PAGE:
It's the second day at ad:tech and the keynote was called, "The Online Video Revolution: A Marketer's Dream or Consumer-Created Mess." For such a doom and gloom title, the conversation between ad:tech's Drew Ianni and the four panelists was optimistic and didn't really match the premise of the lengthy title.
There was little discussion of video as a marketer's dream, nightmare, or whatever. There was much said about the growth of online video. Suzie Reider, CMO of YouTube, cited numbers, "Users upload 65,000 videos a day. And we are still seeing 100 million videos watched per day." CNN president Jonathan Klein said, "We're not seeing enough video. We need to get users to click through more," but then stated that the site gets 50 million video downloads per month. The general consensus was that video would continue to grow online. Though Reider worried, "I am not sure what's going to happen to CPMs when hundred of thousands of video inventory is in the marketplace."
As for consumer-created content, the view was cautious optimism. Sarah Fay, president of marketing company Isobar explained, "The consumers already have a ton of control with brands — like it or not," and "The brands that win will be the ones where consumers tell each other the best stories." YouTube's Reider sees a future of entertainment, "Comedians, musicians, and film-makers will be able to rise up and be found."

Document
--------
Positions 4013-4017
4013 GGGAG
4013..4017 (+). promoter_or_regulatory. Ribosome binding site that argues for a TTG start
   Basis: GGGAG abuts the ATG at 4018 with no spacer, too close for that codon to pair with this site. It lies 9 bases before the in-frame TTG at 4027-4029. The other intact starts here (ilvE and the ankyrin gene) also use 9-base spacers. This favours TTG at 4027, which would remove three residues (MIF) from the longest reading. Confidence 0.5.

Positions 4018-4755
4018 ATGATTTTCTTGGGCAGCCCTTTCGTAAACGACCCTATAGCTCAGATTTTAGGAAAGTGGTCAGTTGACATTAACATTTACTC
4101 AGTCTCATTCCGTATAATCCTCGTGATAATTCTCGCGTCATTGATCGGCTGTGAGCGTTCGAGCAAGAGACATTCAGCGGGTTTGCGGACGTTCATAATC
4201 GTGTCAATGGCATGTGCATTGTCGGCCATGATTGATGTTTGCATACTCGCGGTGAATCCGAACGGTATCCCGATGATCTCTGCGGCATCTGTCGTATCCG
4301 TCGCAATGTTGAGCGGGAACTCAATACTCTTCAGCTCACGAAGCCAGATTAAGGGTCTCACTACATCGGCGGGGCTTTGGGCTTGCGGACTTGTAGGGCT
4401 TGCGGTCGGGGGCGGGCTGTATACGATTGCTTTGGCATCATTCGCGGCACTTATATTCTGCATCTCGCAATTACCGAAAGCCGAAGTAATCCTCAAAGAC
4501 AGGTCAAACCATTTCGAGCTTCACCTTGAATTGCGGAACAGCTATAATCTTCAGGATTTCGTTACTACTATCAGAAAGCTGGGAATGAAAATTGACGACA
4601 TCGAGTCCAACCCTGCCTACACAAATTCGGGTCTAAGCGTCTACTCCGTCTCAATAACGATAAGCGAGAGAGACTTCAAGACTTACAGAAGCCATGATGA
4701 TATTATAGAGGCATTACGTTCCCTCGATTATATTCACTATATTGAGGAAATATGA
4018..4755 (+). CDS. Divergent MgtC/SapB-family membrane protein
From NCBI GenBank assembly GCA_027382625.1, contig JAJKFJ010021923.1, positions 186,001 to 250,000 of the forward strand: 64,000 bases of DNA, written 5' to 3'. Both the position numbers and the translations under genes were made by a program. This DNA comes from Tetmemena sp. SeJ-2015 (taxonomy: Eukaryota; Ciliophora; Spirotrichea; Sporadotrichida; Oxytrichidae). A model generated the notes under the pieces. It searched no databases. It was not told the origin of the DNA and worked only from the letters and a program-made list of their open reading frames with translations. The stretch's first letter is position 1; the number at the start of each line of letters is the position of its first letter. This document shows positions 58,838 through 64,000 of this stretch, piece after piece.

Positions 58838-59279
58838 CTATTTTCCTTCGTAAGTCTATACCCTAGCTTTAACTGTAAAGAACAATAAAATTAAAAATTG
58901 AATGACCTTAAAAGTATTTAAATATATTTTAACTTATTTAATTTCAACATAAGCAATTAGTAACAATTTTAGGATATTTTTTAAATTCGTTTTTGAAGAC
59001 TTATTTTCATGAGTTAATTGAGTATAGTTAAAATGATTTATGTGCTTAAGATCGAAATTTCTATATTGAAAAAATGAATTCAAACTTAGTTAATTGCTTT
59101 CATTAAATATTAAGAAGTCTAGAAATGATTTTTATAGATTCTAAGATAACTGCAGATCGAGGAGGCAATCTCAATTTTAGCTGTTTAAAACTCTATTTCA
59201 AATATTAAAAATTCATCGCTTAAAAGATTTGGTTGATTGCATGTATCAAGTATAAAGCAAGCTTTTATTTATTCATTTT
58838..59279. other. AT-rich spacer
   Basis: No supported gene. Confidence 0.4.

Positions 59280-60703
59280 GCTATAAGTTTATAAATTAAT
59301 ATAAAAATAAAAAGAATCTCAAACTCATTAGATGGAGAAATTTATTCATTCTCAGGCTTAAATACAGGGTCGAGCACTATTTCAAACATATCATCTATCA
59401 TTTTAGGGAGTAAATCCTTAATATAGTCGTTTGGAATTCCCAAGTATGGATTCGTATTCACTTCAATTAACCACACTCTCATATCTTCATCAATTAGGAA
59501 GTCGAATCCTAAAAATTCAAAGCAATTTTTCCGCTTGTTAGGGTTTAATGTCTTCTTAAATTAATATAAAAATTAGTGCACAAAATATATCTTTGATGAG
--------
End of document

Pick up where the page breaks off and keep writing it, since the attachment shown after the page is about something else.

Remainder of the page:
In the Q&A that followed the interview, Reider was asked twice about YouTube's strategy with copyrighted material. She was vehement, "We take the copyright issues seriously." Reider said users could go to iTunes or Amazon if they wanted to buy television shows — YouTube will not sell content, only provide free streams. Despite panelists claims that the future of online video includes interactive television, whether IPTV or online channels, CNN and YouTube's strategies point to a future that relies on the format of short and free videos.
What do you think the future of online video shall be?